Credit: Unsplash, Annie Spratt

Holiday Hazards: How To Safely Dispose Of Leftover Ornaments, Lights, Trees

The holidays are over, but that doesn’t mean your trash has to be. Make sure you’re following local guidelines for disposing of Christmas trees, lights and decorations from the holidays.

  • The first thing to know is that you can compost nearly anything — pine needles, tinsel and wreaths are all OK. There are a few things you shouldn’t compost though, including batteries, electronics and tree stands.
  • You should also think about recycling any items that could be reused or repurposed. Gift wrap and boxes make excellent gift bags — just make sure they’re not too water-damaged to be reused as originally intended. Other recyclable items include paper gift wrap, ribbons and bows and plastic wrapping like bubble wrap.
  • While the holidays often mean an increase in waste production, there are ways to shrink this footprint by buying less over time. For example, consider buying gifts that can be reused year after year instead of disposable items. If you do buy new this year, it’s worth asking whether the item is sold in bulk or one size fits all; both options tend to produce less waste than individually wrapped items. Also look for goods that come with little or no packaging at all (a good option for gifts).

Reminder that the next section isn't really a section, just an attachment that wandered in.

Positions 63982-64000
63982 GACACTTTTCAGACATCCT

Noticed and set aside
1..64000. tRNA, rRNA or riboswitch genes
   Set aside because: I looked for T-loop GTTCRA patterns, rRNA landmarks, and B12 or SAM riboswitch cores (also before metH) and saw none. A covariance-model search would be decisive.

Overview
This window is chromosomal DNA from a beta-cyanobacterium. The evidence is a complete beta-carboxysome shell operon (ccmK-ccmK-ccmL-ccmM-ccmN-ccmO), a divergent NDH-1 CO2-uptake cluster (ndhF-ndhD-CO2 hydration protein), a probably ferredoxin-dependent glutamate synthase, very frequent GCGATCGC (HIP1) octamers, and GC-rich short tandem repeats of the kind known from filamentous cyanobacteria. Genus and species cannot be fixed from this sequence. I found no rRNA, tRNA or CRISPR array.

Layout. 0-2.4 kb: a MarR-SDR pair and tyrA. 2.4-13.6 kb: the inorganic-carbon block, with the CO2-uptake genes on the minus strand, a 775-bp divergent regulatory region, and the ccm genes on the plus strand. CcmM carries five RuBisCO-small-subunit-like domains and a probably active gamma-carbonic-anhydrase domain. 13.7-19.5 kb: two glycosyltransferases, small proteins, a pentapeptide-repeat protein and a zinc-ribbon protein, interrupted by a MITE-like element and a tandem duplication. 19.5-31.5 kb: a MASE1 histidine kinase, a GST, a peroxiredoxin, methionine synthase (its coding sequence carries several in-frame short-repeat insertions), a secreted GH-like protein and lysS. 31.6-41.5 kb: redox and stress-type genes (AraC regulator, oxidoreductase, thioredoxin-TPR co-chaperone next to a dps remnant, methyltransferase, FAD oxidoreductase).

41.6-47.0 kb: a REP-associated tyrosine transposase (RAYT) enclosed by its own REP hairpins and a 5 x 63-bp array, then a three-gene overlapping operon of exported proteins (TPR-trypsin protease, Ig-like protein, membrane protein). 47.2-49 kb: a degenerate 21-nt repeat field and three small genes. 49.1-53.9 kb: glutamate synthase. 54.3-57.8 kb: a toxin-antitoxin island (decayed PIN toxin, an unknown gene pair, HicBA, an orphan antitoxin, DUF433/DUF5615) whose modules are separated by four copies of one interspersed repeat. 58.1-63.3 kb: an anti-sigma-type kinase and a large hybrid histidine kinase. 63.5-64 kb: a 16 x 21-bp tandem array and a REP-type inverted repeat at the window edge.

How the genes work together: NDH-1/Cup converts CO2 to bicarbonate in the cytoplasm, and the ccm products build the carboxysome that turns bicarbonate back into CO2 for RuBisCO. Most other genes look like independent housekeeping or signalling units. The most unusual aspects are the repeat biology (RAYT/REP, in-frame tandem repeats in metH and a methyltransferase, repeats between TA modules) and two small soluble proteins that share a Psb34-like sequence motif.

• Consider donating reusable holiday items to local charities or community groups for reuse. If donating isn’t an option, consider putting your items in the trash with your regular household refuse. At the landfill, landscape debris is collected separately from household trash for recycling into natural material products like mulch or compost.
  • Tree and wreath disposal. Christmas trees and wreaths that are still in good shape can be recycled or donated to community groups. Check with your local recycling center or Habitat for Humanity. If they’re not reusable, don’t burn them or leave them curbside: They could cause fires, or attract pests and other animals. Also, be sure to remove all lights and ornaments before putting the tree out for collection.
Mary J. Payne
Mary has over 10 years of experience as a journalist. She loves to travel and write about her experiences, but she also covers topics such as education, career advice and finances.